There has been a lot of discussion about the use of IELTS as the assessment tool to determine a prospective teacher’s English language proficiency.
Claims included that it was too hard and it cost too much money to sit. An ECE business lobby group (Early Childhood Council) went a step further and argued English language proficiency testing should be done away with altogether. It wanted changes to make it easier to have more foreign teachers to staff its centres.
In a quick Facebook poll by ChildForum 79 percent of people voted YES to keeping an English language test requirement for foreign ECE teachers to get a practising certificate in New Zealand.
The Teaching Council/ Education Council* decided that the IELTS will stay and other assessment alternatives will be added, such as the Pearson Test of English (PTE) Academic and the TOEFL Internet-based test (iBT).
Changes that will take effect from the start of 2019 also include:
- The same English Language proficiency requirements for registration and entry to initial teacher education.
- Acceptance of tertiary qualifications from the Republic of Ireland, the United Kingdom and the United States and Canada (excluding Québec) as proof of competency; as well as from New Zealand and Australia. Accepting schooling in the Republic of Ireland, the United Kingdom and the United States and Canada (excluding Québec) as proof of competency; as well as in New Zealand and Australia.
- Recognition of the Cambridge Certificate in Teaching English to Speakers of Other Languages (CELTA) and Trinity College London Certificate in Teaching English to Speakers of Other Languages (CertTESOL) as evidence.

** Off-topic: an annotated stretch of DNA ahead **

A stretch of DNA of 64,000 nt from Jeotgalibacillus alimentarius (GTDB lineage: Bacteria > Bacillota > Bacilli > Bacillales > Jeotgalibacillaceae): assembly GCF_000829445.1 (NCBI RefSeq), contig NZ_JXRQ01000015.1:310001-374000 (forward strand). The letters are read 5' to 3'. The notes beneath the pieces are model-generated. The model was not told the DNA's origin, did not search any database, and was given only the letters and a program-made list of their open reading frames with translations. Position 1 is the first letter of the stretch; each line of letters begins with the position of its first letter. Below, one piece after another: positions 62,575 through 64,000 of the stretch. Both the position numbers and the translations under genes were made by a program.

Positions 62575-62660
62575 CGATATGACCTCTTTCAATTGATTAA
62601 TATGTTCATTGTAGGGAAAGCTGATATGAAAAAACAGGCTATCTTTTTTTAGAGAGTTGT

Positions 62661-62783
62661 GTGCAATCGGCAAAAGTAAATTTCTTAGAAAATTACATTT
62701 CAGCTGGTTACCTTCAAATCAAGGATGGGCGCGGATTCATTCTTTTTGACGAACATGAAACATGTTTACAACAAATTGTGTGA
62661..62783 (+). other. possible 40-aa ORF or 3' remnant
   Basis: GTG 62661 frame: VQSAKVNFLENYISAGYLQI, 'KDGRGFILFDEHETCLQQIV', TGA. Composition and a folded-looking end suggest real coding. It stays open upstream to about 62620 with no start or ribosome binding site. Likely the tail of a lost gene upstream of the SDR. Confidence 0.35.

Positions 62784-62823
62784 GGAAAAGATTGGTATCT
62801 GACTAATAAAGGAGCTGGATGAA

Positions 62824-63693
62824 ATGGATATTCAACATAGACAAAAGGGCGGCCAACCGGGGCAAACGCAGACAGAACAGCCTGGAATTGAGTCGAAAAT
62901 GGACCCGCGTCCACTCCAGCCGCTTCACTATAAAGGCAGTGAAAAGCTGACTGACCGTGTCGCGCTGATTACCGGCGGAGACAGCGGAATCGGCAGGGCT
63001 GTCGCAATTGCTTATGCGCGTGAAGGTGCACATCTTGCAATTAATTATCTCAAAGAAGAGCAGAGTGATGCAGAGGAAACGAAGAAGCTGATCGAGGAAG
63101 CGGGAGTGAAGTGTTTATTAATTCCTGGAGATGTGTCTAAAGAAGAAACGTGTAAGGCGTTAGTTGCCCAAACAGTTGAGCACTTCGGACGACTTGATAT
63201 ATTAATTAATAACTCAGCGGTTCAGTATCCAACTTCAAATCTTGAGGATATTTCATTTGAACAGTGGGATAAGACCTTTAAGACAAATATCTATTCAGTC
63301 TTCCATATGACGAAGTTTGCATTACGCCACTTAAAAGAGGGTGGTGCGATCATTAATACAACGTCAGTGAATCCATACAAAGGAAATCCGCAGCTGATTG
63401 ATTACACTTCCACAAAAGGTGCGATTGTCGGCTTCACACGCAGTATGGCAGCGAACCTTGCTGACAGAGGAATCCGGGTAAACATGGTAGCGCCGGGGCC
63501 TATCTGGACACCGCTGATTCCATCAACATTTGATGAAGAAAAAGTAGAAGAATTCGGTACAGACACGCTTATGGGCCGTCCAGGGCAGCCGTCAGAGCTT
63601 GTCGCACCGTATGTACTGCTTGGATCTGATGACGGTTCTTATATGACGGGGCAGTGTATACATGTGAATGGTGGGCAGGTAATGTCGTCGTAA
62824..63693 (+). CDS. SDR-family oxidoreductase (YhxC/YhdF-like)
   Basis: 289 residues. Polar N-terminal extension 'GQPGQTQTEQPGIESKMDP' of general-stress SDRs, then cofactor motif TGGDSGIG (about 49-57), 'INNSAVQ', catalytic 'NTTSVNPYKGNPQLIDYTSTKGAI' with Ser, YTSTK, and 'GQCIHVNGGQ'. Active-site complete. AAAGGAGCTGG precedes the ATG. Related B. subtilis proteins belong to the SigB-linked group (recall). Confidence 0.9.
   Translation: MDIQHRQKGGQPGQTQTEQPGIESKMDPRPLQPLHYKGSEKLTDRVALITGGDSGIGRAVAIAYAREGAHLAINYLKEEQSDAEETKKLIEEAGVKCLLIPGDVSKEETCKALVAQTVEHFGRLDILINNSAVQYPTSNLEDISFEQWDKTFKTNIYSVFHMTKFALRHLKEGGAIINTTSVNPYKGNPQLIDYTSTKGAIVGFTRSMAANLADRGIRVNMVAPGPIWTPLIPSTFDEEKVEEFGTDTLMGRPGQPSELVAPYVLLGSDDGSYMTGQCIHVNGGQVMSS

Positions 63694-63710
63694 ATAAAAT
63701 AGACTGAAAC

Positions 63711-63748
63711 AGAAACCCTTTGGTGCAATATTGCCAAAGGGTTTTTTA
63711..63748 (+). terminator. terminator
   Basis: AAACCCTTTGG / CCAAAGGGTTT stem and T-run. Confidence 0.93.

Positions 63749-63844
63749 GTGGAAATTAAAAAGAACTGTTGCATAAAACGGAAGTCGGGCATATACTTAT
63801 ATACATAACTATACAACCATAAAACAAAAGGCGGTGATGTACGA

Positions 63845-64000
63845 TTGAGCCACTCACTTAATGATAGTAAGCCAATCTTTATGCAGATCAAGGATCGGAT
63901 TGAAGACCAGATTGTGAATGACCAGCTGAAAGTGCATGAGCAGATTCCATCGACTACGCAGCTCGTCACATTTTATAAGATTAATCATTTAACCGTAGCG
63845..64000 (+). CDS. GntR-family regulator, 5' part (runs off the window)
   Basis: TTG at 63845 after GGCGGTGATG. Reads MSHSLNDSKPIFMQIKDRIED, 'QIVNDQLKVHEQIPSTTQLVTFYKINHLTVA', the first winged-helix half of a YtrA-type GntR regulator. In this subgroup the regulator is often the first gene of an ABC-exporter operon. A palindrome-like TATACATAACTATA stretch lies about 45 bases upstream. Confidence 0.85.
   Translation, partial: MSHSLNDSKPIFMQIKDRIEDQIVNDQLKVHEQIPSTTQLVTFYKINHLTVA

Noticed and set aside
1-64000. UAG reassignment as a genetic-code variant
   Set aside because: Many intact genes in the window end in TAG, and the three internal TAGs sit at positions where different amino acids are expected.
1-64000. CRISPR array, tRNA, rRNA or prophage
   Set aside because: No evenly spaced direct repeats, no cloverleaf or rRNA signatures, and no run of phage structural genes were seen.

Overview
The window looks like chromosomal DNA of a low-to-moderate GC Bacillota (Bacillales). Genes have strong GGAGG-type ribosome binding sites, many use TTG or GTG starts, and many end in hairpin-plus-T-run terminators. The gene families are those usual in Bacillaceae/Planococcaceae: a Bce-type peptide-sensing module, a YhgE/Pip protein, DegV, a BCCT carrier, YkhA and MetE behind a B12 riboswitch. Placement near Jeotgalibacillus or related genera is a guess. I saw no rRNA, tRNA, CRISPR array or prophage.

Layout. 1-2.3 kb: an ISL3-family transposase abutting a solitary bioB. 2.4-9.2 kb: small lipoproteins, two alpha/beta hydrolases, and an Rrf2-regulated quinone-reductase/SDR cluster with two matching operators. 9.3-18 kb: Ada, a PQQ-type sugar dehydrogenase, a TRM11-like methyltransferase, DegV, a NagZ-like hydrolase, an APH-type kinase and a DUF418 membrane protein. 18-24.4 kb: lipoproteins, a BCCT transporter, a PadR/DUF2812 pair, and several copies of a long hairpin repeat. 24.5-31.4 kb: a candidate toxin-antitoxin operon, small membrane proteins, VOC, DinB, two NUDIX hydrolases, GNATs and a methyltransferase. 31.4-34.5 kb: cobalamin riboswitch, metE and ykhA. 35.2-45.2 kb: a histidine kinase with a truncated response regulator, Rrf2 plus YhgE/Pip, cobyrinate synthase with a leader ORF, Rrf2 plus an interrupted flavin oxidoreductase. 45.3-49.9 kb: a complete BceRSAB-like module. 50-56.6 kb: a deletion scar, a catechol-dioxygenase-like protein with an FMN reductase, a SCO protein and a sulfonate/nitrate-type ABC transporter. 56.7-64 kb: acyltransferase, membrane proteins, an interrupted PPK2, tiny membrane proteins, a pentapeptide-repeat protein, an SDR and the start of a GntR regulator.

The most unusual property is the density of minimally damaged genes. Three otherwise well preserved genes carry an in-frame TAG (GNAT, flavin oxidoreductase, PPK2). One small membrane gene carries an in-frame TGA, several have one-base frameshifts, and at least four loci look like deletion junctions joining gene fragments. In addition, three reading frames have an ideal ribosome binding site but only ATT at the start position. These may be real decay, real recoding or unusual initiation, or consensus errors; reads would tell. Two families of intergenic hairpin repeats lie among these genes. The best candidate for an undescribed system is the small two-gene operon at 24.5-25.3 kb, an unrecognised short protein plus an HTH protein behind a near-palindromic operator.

In 2010 The Teaching Council first moved to increase the responsibility on Initial Teacher Education providers to ensure that graduates are capable of communicating clearly in English and assess English language proficiency on entry to programmes. It required that from January 2011 teacher registration applicants with English as an additional language sit the IELTS with at least 7.0 to pass.
In July 2013, The New Zealand Tertiary College (NZTC) took the Teaching Council to the Ombudsman and complained about it refusing to register a group of its graduates due to concerns over their English language competency. NZTC owners also operate the Kindercare early learning centre chain and were instrumental in the formation of the Early Childhood Council business lobby group.
The Teaching Council said its criteria generally worked on a high trust model that assumed students graduating from a New Zealand institution would have achieved Level 7 or above. The Teaching Council was concerned about NZTC’s language standards and asked students to undergo further English tests before approving their registration.
In the Ombudsman’s report, it was stated that anecdotal evidence during 2010 and 2011 led Teaching Council staff to question the standard of English used by graduates from NZTC.
This led to further investigations including the checking of information provided by the College with original student files.
In some cases, the level of English proficiency reported to the Teaching Council in a spreadsheet was different to that recorded in the student’s file including some who had not reached the listed entry requirements when they enrolled on the course.
Concerns were also raised about the type of tests used by the College, which were not considered equivalent to the IELTS test.
The Ombudsman decided that the Teaching Council had not acted unreasonably in declining to register some graduates and was within its right to request further testing.
The ruling also concluded that the NZTC was well aware of the language proficiency requirements and that although the wording of the regulations suggested that graduating from a New Zealand institution was enough to gain registration, it was not guaranteed and the regulations did include scope for discretion.
* Note the Education Council has had a name change to the "Teaching Council".